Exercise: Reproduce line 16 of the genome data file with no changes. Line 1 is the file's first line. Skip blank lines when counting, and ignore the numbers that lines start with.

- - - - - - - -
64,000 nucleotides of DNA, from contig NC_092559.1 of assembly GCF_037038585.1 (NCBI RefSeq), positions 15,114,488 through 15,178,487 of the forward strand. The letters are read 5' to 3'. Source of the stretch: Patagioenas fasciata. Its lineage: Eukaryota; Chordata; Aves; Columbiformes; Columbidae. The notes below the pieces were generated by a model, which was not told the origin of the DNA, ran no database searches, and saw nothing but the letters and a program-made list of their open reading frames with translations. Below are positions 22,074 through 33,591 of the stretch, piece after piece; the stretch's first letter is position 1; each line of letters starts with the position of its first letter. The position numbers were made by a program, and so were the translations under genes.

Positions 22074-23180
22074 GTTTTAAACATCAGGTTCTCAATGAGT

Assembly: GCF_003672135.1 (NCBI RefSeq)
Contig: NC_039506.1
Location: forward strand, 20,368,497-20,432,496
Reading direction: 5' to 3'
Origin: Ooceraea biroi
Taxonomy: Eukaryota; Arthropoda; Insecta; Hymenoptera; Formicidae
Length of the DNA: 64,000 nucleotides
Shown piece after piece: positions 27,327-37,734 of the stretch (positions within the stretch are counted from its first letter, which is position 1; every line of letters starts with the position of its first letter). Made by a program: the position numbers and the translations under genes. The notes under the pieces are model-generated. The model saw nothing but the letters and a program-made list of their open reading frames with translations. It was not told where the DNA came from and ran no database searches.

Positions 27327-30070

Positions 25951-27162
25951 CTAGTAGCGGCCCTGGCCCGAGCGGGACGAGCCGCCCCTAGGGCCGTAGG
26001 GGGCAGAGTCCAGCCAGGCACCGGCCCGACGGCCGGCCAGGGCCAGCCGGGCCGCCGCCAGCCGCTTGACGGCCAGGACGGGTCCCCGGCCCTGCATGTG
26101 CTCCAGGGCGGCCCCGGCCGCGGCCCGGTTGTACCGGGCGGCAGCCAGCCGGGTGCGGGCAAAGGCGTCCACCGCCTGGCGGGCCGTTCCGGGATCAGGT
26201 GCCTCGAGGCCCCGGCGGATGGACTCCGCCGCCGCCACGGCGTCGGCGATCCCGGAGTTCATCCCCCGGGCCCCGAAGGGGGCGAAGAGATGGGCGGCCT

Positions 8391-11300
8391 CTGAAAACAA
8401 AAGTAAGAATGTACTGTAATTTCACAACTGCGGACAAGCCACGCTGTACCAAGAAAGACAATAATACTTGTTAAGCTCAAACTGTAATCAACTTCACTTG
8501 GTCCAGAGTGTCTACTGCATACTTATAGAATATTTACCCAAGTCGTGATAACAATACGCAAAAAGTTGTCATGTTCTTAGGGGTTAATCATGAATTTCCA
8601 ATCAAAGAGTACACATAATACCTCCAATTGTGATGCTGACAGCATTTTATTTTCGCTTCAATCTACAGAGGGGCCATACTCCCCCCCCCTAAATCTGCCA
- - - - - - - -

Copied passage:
26101 CTCCAGGGCGGCCCCGGCCGCGGCCCGGTTGTACCGGGCGGCAGCCAGCCGGGTGCGGGCAAAGGCGTCCACCGCCTGGCGGGCCGTTCCGGGATCAGGT